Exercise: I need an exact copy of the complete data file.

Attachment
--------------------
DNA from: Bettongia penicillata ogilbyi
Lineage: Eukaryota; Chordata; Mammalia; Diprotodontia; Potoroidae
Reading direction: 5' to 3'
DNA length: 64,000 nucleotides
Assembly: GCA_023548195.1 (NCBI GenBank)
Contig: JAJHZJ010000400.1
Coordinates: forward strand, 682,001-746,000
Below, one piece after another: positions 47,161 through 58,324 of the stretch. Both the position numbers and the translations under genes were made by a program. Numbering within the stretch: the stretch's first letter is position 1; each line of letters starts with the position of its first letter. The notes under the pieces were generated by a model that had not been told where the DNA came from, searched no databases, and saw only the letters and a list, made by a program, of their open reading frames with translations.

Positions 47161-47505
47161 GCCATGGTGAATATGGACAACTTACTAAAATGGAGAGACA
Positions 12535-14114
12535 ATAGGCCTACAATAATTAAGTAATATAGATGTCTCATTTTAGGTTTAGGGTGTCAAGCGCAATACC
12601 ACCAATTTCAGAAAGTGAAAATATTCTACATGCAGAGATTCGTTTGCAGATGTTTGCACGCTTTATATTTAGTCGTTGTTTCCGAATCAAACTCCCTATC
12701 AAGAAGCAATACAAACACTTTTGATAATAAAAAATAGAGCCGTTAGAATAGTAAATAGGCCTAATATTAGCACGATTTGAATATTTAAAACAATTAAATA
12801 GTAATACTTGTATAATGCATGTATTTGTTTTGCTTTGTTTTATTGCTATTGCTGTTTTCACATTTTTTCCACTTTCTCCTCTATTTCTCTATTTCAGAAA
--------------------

DNA from: Bettongia penicillata ogilbyi
Lineage: Eukaryota; Chordata; Mammalia; Diprotodontia; Potoroidae
Reading direction: 5' to 3'
DNA length: 64,000 nucleotides
Assembly: GCA_023548195.1 (NCBI GenBank)
Contig: JAJHZJ010000400.1
Coordinates: forward strand, 682,001-746,000
Below, one piece after another: positions 47,161 through 58,324 of the stretch. Both the position numbers and the translations under genes were made by a program. Numbering within the stretch: the stretch's first letter is position 1; each line of letters starts with the position of its first letter. The notes under the pieces were generated by a model that had not been told where the DNA came from, searched no databases, and saw only the letters and a list, made by a program, of their open reading frames with translations.

Positions 47161-47505
47161 GCCATGGTGAATATGGACAACTTACTAAAATGGAGAGACA
Positions 12535-14114
12535 ATAGGCCTACAATAATTAAGTAATATAGATGTCTCATTTTAGGTTTAGGGTGTCAAGCGCAATACC
12601 ACCAATTTCAGAAAGTGAAAATATTCTACATGCAGAGATTCGTTTGCAGATGTTTGCACGCTTTATATTTAGTCGTTGTTTCCGAATCAAACTCCCTATC
12701 AAGAAGCAATACAAACACTTTTGATAATAAAAAATAGAGCCGTTAGAATAGTAAATAGGCCTAATATTAGCACGATTTGAATATTTAAAACAATTAAATA
12801 GTAATACTTGTATAATGCATGTATTTGTTTTGCTTTGTTTTATTGCTATTGCTGTTTTCACATTTTTTCCACTTTCTCCTCTATTTCTCTATTTCAGAAA